Nonprofits cannot seem to exit even when they should. Harrison argues that it is also important to understand the why, the cause behind this phenomenon. Why can’t more nonprofits close or merge?
Here, she offers three major reasons based on her observations, as much as on any statistical analysis.
The first reason is that nonprofits have a far lower so-called profit threshold than do corporations. Also, there are no stockholders demanding returns.
“Given the same financial circumstances as a for-profit corporation, the threshold for deciding ‘Do I stay, or do I fold’ is just going to be lower,” she has observed. A nonprofit will tend to stick it out and pursue mission, despite falling donations.
Her second reason is based on the law and regulations surrounding nonprofit formation. Harrison described rules that discourage easy dissolution. For instance, once a donor gives to a nonprofit, he, or she (or it) cannot withdraw those funds. Plus, the nonprofit cannot easily liquidate and distribute its monies when it does wish to shut down, thus prolonging the life of even a dying, or inactive entity.
But her final reason I find the most compelling. It all comes down to ego and genuine pride of accomplishment.
“Reputational ego becomes a force of resistance,” she said.
There are family legacies tied into a foundations or a nonprofit’s mission. It might be that a family created a foundation dedicated to funding research for a disease suffered by a family member.
We spoke about nonprofits that are dedicated to the memory of a father or a mother, or a sibling that no one wants to abandon by shutting down or merging the organization with another – even if both organizations have nearly identical missions.
Towards the end of our conversations, I asked Professor Harrison what can anyone do about the Methuselah problem? As the nonprofit pool continues to grow with few entities sunsetting or deciding to close, how can we reduce pressure on funders – and still allow a nonprofit’s mission to flourish? Stated more positively, how can the nonprofit world allow donor dollars more impact?
Interestingly, we both gravitated to the same potential solution: Collaboration. Create an environment to encourage – not strongarm – nonprofits with similar missions to work together and ultimately merge. Easier said than done.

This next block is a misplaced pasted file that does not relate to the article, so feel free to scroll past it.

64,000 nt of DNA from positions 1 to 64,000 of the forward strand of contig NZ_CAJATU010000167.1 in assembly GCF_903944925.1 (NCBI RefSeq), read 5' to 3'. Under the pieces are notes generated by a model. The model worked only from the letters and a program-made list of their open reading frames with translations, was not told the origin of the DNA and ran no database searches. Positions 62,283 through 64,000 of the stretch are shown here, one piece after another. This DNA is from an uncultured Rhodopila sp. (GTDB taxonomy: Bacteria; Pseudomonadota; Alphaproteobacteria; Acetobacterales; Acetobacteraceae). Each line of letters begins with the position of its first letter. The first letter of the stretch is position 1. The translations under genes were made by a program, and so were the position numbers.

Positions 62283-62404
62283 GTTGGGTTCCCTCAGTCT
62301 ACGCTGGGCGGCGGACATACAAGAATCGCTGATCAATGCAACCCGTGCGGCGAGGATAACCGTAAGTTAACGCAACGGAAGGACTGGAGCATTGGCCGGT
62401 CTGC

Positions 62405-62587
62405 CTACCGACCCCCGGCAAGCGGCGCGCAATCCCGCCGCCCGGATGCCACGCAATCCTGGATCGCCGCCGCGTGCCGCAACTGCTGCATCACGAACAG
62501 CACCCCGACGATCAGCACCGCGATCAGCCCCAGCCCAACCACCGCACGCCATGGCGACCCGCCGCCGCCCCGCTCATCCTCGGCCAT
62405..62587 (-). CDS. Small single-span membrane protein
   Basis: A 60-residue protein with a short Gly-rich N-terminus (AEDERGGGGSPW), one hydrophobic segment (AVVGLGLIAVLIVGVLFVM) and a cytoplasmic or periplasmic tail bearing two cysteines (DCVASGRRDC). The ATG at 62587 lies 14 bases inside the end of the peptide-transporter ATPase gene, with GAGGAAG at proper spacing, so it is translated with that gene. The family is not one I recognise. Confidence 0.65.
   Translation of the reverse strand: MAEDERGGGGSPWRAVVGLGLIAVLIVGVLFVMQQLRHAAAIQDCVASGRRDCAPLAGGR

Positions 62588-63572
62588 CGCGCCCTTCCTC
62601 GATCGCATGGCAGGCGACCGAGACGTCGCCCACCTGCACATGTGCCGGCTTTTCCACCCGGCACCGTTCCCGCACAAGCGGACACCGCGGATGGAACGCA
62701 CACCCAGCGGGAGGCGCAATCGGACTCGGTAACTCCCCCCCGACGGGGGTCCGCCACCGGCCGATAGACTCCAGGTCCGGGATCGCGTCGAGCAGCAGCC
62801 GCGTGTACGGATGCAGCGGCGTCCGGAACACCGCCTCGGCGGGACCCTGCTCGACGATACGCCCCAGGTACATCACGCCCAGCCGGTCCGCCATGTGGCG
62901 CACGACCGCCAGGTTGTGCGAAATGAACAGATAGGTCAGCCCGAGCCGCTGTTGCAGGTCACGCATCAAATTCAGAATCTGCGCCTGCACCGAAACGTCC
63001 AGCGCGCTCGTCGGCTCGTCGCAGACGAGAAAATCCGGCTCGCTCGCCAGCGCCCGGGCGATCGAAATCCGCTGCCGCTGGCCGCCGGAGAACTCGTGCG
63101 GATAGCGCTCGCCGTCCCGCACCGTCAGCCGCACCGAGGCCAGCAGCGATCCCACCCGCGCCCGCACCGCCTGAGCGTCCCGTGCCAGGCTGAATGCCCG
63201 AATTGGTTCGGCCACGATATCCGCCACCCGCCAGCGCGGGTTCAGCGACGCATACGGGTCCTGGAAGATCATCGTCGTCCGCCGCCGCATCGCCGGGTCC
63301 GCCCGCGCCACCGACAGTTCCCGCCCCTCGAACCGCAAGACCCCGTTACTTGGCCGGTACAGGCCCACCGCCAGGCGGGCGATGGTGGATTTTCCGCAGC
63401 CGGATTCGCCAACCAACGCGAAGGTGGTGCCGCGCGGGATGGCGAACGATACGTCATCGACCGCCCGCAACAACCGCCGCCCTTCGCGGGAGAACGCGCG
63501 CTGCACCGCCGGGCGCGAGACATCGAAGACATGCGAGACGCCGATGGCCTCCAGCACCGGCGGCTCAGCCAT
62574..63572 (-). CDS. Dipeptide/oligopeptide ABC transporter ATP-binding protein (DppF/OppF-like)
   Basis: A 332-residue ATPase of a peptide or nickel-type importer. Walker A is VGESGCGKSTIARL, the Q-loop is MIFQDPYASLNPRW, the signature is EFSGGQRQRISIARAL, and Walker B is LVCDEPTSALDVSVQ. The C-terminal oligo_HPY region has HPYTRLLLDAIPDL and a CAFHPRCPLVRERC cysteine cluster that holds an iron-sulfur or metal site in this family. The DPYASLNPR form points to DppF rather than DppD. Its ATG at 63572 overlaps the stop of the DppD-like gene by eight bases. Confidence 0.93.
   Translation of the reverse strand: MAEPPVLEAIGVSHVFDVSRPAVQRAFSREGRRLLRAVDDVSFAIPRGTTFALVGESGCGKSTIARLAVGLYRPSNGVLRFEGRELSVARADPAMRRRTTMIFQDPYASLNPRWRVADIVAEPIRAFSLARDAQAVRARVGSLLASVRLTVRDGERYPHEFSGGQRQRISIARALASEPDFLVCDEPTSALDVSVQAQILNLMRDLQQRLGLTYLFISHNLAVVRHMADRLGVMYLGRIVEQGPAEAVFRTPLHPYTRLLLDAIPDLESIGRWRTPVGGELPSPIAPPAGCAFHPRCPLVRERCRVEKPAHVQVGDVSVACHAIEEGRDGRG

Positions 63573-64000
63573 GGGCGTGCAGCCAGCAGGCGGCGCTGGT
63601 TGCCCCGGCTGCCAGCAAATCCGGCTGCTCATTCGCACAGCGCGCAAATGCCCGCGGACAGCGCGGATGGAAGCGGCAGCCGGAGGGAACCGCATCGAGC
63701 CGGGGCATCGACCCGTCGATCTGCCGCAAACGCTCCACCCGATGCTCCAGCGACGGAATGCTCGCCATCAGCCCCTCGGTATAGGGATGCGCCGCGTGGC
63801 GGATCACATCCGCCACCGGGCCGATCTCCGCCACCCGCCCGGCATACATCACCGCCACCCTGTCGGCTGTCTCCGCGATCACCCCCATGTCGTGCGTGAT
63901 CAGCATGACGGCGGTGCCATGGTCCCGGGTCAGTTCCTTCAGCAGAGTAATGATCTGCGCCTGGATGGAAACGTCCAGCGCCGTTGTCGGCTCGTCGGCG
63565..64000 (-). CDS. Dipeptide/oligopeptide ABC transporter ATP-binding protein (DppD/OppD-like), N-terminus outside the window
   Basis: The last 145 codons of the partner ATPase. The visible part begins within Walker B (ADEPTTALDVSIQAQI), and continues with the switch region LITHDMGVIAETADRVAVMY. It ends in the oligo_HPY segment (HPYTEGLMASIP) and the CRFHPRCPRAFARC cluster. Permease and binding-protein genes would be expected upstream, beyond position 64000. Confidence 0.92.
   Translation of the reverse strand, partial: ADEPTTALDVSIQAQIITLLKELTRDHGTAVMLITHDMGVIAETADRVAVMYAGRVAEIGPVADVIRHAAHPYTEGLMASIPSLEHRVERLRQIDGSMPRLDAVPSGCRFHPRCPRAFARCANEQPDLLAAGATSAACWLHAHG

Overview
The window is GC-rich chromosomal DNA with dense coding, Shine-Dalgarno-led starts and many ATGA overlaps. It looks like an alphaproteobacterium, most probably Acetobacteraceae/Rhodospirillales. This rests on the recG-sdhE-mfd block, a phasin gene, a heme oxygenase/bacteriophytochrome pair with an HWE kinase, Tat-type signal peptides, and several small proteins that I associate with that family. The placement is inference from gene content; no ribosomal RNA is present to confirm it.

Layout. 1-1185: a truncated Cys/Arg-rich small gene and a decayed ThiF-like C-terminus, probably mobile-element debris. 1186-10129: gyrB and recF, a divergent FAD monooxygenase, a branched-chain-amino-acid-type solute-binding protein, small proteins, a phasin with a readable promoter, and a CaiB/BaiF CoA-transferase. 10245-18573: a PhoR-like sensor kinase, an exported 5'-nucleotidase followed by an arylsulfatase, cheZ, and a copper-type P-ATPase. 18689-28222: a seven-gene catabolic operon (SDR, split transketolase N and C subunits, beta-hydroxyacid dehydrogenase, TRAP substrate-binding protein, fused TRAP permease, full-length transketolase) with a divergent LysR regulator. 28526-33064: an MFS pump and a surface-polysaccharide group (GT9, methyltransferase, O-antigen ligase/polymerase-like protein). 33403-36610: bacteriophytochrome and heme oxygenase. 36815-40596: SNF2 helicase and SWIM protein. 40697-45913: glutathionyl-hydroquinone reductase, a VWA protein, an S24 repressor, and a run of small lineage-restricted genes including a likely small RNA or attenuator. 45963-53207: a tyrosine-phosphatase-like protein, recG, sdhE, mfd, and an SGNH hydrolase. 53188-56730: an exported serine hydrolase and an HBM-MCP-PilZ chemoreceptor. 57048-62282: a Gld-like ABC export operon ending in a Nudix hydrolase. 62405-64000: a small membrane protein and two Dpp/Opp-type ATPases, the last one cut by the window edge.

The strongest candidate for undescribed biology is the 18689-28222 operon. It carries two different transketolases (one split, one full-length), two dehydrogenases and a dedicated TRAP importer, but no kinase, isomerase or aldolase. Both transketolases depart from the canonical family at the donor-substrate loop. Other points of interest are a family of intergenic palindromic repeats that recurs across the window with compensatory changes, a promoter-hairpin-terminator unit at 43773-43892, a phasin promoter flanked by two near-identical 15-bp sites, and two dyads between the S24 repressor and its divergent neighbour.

It is true, the pandemic acted as a catalyst for mergers among Jewish organizations. Many have occurred and many more undoubtedly are in process. eJewish Philanthropy has published dozens of articles on the subject this past year. But make no mistake, too many are or were mergers of desperation.
What is the long-term solution? What happens after the pandemic passes and we restore our economy? Some of the pressure to collaborate likely will dissipate. Unfortunately, the problem itself will remain. More Jewish nonprofits will continue to enter with relatively few deciding to exit.
There is a nonprofit collaboration movement afoot that began over 25 years ago outside the Jewish community. In fact, dozens of foundations throughout the country have themselves decided to share their knowledge and expertise on how they helped create successful collaborations among the nonprofits they fund.
They have shaped a process that has proven itself over time. More about this in an upcoming article.
In the meantime, I have some late breaking news! Our neighbor reported to me the other day that Henry did indeed die in their loving care, some 25 years after our son brought him home and long before his projected 100th birthday.
Henry may not have been a Methuselah, but he found a way to gracefully exit. If it is any consolation, he ultimately outlived six parakeets, a couple of goldfish and many, many houseplants – and he made two sets of kids extremely happy.
Leonard Fuld is founder of The Intelligent Nonprofit and author of four books. His blog, The Petulant Pushke, offers arguably humorous observations about the American Jewish nonprofit scene … its competition, its emotions, its aspirations, its irrationality, its hopes, and its stakeholders.